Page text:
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Watching Love.net, the newly released Bulgarian movie about love and sex on the Internet, provoked me to write about online dating from (my friends’) experience.

I just came back from studying for a semester in London (I normally study in Boston, MA). The Bosotn University study abroad program I attended was very well organized in terms of academics, internship, accommodation, and travel opportunities, but it significantly lacked in the social aspect: the classroom program was entirely of American students and we (the Americans and I) were in no way integrated with British students. Thus, our main way of meeting British students was through pubs, clubs, and… online dating.

Model and actress Dilyana Popova in a scene from Love.net

My girl friends came up with the idea. The four of them were disappointed that they couldn’t really make friendships at a club (you know, loud music and drinks do not presuppose deep conversations), so they created profiles in http://www.OkCupid.com, the UK’s largest free dating website. They put up some pictures and info and a status “looking for friendship” (at least that’s what they said) and started talking to boys online. According to them, this was the easiest way to learn about English culture.

My friends even went on several dates! One of them even took notes after her dates and called them “social/cultural experiments”. She actually turned up with pretty good cultural observations after these dates, which completely undermined my conservative position that online dating is sketchy (dodgy, if we use the British term). She learned about the London underground and alternative life from a tattoo artist and about the peer pressure that married couples exert on their male friends from a “chap” in his 30ies looking for his future Mrs.  Of course, online dating enabled my American friends to have their “Euro fling” too.

So the moral of my story is that: 1) To my surprise, online dating can actually provide real cultural immersion and a chance to meet interesting people that you might never think of approaching otherwise. 2) But still, Boston University should provide its students with safer means of meeting Brits that do not include the web and blind dates.

I’d love to hear your stories about online dating as a cross-cultural experience.

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The tagline of the new Bulgarian movie Love.net says "What do you think about love from first email?"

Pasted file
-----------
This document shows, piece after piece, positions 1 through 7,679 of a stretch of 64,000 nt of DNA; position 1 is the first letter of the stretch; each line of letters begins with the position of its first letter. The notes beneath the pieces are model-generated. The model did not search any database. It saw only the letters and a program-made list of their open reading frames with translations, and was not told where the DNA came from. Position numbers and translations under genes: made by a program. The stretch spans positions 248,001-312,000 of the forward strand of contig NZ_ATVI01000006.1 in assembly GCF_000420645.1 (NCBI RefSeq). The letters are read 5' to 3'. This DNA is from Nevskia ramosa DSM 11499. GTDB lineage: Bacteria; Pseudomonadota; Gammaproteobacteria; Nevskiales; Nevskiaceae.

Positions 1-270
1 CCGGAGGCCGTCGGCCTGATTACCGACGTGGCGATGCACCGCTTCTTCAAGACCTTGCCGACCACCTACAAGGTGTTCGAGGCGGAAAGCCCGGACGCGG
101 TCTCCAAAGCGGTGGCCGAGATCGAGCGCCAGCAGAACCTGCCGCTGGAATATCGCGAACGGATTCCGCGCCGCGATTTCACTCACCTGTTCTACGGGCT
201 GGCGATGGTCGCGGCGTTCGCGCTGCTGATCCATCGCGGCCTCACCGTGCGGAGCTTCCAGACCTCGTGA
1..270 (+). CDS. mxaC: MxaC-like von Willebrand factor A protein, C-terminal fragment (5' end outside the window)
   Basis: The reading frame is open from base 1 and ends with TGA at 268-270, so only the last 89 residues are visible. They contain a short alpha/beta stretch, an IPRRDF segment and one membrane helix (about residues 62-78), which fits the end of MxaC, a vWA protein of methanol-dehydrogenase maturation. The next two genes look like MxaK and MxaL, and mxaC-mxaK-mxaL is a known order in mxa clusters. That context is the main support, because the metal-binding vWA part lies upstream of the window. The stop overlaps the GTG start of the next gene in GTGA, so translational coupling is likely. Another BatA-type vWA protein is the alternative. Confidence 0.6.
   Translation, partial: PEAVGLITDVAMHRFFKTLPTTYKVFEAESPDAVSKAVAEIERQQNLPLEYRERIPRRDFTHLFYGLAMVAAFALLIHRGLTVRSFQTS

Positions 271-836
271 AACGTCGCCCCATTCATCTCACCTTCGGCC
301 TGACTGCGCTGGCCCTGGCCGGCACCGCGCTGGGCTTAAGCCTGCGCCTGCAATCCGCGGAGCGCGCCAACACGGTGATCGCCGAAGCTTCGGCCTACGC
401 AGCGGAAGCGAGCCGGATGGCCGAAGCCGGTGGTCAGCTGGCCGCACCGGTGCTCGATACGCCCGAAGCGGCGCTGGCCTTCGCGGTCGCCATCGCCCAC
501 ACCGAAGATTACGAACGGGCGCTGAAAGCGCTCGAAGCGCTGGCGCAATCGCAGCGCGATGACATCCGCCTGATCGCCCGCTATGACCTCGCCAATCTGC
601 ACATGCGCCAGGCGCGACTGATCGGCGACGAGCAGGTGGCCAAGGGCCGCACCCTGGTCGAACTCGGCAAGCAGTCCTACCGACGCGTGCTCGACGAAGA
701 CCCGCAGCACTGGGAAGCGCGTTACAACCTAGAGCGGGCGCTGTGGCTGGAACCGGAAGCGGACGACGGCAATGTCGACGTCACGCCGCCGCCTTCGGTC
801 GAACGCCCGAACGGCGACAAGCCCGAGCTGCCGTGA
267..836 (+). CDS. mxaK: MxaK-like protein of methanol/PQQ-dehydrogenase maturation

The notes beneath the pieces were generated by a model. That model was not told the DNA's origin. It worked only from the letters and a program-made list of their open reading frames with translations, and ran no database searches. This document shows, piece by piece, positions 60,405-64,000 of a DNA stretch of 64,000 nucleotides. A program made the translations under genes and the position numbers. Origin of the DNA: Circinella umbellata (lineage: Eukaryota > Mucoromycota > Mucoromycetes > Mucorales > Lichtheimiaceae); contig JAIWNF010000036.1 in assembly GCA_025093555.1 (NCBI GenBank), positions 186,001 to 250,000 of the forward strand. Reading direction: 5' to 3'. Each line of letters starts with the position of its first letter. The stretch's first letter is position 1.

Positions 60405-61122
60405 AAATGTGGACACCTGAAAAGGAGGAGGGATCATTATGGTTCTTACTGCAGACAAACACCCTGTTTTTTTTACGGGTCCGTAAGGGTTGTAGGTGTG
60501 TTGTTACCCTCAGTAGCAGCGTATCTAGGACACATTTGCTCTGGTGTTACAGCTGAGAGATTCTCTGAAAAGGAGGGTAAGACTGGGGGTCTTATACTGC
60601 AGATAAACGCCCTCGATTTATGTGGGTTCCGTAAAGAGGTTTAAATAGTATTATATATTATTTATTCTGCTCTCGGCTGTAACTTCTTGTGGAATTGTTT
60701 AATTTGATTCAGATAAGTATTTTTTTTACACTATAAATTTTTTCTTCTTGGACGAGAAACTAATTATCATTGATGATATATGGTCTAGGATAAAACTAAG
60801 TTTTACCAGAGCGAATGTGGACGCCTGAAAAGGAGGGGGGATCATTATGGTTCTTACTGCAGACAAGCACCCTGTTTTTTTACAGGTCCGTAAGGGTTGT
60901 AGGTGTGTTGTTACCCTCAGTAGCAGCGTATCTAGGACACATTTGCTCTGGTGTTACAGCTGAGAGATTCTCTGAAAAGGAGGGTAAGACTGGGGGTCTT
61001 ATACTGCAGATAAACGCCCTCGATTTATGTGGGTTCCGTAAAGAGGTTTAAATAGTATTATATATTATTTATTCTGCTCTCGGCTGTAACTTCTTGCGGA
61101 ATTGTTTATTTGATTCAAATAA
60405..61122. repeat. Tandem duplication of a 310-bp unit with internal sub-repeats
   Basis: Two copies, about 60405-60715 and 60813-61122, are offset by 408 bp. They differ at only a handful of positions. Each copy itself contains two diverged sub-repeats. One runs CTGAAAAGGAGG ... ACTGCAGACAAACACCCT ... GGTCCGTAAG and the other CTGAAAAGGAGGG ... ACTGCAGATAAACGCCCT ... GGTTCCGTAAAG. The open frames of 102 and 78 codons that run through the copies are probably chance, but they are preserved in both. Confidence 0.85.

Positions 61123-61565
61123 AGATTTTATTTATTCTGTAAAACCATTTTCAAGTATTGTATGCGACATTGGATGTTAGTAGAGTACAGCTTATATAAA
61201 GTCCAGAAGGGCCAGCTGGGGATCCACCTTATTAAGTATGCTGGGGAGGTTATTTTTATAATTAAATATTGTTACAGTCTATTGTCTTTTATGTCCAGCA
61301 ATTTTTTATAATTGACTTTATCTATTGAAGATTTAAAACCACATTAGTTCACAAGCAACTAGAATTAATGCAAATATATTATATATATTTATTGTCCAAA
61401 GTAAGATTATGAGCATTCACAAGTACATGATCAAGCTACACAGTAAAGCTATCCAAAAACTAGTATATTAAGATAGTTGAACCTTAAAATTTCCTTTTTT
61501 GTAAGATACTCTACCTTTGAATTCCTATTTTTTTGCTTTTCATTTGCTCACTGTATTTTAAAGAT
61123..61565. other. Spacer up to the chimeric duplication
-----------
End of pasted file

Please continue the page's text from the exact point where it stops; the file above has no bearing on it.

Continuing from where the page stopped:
The Internet has changed every aspect of our modern society, even love.

Love.net is a Bulgarian movie about love and sex on the Web. The movie unwinds the intertwined stories of eight online dwellers and explores their motivation for looking for fun or understanding among the profiles of strangers on dating websites. As the characters of Love.net  struggle with unhappy marriages, suppressed desires, teenage curiosity, and moral degradation, they understand that the Internet is both what brings them together and what grows them apart.

In 2007, the producer Ilian Dzhevelekov cooperated with the administrators of Bulgaria’s biggest online dating site, www.elmaz.com, and asked its visitors to share their stories for the upcoming movie. In two months, their profile received 7,000 responses and over 50,000 views. These true stories, with all their sorrow and perversion, are portrayed in the movie by some of the best Bulgarian cinema and theatre actors: Hristo Shopov, Zahary Baharov, Koyna Ruseva, Dilyana Popova, Diana Dobreva, Lilia Maraviglia, and more.

Elmaz.com has over 1.6 million registered users (Bulgaria’s population is 7 million).  At every moment, there are about 10,000 users online. The movie captures the modern social phenomenon of online dating and provokes the audience to think about its controversies.

The movie is in cinemas in Sofia since this April, but will soon be available online and on DVD. I strongly recommend it!

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